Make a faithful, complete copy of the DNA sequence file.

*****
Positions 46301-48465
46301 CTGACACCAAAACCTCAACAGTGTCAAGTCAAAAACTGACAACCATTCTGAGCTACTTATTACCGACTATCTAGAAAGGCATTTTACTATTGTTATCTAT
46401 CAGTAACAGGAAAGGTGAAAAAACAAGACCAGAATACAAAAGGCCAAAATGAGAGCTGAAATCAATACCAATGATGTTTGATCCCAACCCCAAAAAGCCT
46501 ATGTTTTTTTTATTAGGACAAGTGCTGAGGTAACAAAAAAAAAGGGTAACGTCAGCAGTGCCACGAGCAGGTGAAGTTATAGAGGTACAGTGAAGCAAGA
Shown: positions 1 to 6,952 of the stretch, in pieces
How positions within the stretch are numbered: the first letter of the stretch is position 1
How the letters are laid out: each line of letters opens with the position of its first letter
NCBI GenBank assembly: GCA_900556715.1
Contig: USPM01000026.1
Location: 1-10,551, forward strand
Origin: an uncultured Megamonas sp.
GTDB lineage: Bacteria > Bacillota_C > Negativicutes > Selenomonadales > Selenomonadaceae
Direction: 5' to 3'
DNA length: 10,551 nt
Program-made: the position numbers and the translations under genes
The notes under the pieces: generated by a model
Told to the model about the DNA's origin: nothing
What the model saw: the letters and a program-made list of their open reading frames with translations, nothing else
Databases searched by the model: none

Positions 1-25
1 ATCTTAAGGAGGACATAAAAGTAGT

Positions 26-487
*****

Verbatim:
Positions 46301-48465
46301 CTGACACCAAAACCTCAACAGTGTCAAGTCAAAAACTGACAACCATTCTGAGCTACTTATTACCGACTATCTAGAAAGGCATTTTACTATTGTTATCTAT
46401 CAGTAACAGGAAAGGTGAAAAAACAAGACCAGAATACAAAAGGCCAAAATGAGAGCTGAAATCAATACCAATGATGTTTGATCCCAACCCCAAAAAGCCT
46501 ATGTTTTTTTTATTAGGACAAGTGCTGAGGTAACAAAAAAAAAGGGTAACGTCAGCAGTGCCACGAGCAGGTGAAGTTATAGAGGTACAGTGAAGCAAGA
Shown: positions 1 to 6,952 of the stretch, in pieces
How positions within the stretch are numbered: the first letter of the stretch is position 1
How the letters are laid out: each line of letters opens with the position of its first letter
NCBI GenBank assembly: GCA_900556715.1
Contig: USPM01000026.1
Location: 1-10,551, forward strand
Origin: an uncultured Megamonas sp.
GTDB lineage: Bacteria > Bacillota_C > Negativicutes > Selenomonadales > Selenomonadaceae
Direction: 5' to 3'
DNA length: 10,551 nt
Program-made: the position numbers and the translations under genes
The notes under the pieces: generated by a model
Told to the model about the DNA's origin: nothing
What the model saw: the letters and a program-made list of their open reading frames with translations, nothing else
Databases searched by the model: none

Positions 1-25
1 ATCTTAAGGAGGACATAAAAGTAGT

Positions 26-487